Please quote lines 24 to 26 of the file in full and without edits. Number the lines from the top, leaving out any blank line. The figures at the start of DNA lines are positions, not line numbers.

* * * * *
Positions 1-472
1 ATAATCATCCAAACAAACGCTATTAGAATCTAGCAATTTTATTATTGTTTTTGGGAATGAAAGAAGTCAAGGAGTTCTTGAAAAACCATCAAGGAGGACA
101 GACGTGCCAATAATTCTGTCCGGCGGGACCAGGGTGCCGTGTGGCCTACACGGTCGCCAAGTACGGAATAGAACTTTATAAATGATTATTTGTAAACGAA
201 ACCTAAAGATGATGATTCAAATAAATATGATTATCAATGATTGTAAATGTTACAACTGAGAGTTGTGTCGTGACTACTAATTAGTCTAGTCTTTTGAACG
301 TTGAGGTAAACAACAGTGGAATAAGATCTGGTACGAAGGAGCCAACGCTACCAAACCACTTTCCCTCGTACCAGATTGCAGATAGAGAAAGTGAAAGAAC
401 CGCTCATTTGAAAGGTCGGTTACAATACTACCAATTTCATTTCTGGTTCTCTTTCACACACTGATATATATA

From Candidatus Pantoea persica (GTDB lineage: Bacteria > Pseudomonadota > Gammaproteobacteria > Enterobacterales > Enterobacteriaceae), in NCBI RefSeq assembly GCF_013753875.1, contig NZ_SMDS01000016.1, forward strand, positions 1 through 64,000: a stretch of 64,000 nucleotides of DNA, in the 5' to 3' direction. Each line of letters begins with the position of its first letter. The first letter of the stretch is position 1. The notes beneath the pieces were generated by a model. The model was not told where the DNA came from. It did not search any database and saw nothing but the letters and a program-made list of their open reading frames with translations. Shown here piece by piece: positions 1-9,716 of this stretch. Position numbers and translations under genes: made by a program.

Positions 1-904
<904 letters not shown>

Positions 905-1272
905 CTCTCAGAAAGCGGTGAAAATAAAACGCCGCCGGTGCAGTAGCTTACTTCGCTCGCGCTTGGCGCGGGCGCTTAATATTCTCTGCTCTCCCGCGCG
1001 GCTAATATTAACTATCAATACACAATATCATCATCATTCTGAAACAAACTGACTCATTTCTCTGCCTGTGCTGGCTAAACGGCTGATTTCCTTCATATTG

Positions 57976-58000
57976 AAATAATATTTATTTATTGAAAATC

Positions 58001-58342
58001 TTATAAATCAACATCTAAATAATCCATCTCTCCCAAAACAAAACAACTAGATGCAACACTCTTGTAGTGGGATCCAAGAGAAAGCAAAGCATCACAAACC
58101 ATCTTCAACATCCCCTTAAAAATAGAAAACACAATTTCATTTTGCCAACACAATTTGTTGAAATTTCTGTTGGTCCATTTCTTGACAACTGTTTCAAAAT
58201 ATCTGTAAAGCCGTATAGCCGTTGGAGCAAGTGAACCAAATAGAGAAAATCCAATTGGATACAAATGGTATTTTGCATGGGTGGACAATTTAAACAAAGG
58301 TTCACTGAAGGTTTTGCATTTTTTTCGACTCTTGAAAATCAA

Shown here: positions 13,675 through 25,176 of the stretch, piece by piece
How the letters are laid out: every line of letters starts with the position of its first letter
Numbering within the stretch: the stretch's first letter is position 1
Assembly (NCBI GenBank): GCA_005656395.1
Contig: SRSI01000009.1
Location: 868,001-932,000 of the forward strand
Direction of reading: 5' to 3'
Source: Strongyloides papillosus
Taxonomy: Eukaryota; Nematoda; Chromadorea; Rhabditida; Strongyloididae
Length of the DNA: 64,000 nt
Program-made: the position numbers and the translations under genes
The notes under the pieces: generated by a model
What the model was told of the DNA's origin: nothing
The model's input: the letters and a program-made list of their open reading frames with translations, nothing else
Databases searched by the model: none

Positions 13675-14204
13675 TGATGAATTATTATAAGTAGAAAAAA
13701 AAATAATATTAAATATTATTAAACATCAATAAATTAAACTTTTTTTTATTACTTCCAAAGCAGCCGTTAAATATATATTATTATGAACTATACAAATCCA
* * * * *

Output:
Contig: SRSI01000009.1
Location: 868,001-932,000 of the forward strand
Direction of reading: 5' to 3'